We have really enjoyed the girls’ creativity through their homework and watching them improve and grow as the weeks go by.

This continuous exchange – of homework and personalised feedback – is unique and critical because it ensures a consistent channel of communication and helps us track the progress of each girl through these eight weeks.

Do you think this would kickstart a nationwide movement?

Deena: We hope it does! There are various programmes out there of course, but Girl Guides is a long established programme with a very wide outreach network and we believe with the right modules and mentors, all the girls in Malaysia can shine and Girl Guides Pahang would love to collaborate with other states.

Kam: This is very much our hope, and it is exactly why we started Glow Up.
Personally, my reasons are two-fold. First, I firmly believe individuals have different interests and talents, and should be encouraged to pursue those. We need to change the somewhat outdated perception that young people need to be forced into the traditional academic route even if this is not what they are passionate about.

If we support young people in whatever field they love, it will allow them to flourish, which will in turn be a great asset to our communities.

With this in mind, our intention is to expose the girls to the different career and higher education options out there, so that they can make their own choices about what they want to do after SPM.

Second, I believe even for people who decide to venture into the academic world and/or a corporate job, it is still really beneficial to learn skills outside that particular field. This is especially so now during the unprecedented pandemic, where so many people have been laid off or who simply wish to earn some extra income while working from home.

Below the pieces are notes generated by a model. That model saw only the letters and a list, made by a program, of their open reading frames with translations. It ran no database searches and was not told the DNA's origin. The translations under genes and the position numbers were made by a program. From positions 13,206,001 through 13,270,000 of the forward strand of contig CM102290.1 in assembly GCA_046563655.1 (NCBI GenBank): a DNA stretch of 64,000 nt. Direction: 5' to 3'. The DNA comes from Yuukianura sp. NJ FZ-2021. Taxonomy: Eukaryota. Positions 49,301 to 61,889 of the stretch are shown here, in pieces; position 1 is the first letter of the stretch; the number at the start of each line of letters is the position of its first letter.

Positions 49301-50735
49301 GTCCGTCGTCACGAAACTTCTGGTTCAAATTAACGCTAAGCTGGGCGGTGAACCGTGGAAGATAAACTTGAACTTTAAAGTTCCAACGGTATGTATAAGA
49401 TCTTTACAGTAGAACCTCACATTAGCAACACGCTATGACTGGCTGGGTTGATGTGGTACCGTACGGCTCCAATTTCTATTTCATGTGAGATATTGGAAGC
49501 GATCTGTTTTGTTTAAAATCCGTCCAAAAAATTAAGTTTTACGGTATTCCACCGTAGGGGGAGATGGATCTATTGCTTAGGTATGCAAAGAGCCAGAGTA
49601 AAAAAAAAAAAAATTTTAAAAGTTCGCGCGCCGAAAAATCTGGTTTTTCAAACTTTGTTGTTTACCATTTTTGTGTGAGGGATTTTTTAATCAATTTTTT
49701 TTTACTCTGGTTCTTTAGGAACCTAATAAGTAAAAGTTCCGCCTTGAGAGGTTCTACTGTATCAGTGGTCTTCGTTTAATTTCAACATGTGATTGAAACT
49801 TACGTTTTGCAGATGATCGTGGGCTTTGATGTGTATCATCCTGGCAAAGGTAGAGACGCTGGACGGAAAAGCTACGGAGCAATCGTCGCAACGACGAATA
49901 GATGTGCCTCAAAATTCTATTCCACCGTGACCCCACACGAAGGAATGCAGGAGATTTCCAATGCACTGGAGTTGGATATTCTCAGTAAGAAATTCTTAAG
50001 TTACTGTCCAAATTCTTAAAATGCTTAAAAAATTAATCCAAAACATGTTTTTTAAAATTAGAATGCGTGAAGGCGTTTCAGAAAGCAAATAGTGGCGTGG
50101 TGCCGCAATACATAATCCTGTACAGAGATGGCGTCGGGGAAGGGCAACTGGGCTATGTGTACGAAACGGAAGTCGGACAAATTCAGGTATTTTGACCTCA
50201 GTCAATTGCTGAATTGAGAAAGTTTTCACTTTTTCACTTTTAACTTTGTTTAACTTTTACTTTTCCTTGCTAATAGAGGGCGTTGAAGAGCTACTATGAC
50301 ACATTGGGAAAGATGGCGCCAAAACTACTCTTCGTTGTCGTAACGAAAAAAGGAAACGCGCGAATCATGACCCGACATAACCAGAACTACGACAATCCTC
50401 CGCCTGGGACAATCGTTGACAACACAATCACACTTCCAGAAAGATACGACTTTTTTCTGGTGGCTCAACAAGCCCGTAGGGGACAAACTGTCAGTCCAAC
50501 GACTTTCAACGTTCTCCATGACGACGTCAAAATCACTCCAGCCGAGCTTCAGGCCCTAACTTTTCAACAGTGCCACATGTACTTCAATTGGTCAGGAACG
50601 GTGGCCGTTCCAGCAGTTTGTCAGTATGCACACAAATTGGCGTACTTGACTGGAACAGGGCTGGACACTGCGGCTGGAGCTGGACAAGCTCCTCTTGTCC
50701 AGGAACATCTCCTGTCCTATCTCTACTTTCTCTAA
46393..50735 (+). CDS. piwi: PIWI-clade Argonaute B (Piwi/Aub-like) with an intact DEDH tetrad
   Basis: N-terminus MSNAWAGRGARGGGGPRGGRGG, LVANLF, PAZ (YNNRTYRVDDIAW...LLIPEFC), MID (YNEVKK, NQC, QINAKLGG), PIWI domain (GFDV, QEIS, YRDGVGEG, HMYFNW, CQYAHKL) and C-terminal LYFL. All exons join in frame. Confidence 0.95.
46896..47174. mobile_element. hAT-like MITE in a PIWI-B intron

In one of our Glow Up modules, we learnt from a home baker how she started her business and we believe this has shown the girls that there are many different things one can learn and do to make a living and most importantly, to be passionate about whatever they choose.

We hope Glow Up will not only assist the participating girls find their future career paths, but will also create awareness about the importance of wider skills training programmes outside the classroom.

What is the long-term plan for the programme?

Puteri Suraiya: We have gained some interest even from non-Girl Guides members. Some girls who heard about this programme have asked to join.

That could be an option to explore by roping in more girls and non-Girl Guides.
Our next step is to do something similar to Glow Up but with more practical entrepreneurship workshops for the ladies in the Clover Girl Guides branch.

The members are aged 18 to 30 and I feel such a programme will greatly benefit those who are already looking for jobs or are interested to start their own business.

The long-term plan is to have a platform that is accessible to those who need advice or training to get them to where they envision themselves.

The advice will be provided by professionals and/or mentors. It is a long road ahead but this is something that is lacking and we must push to provide this service for all young girls out there.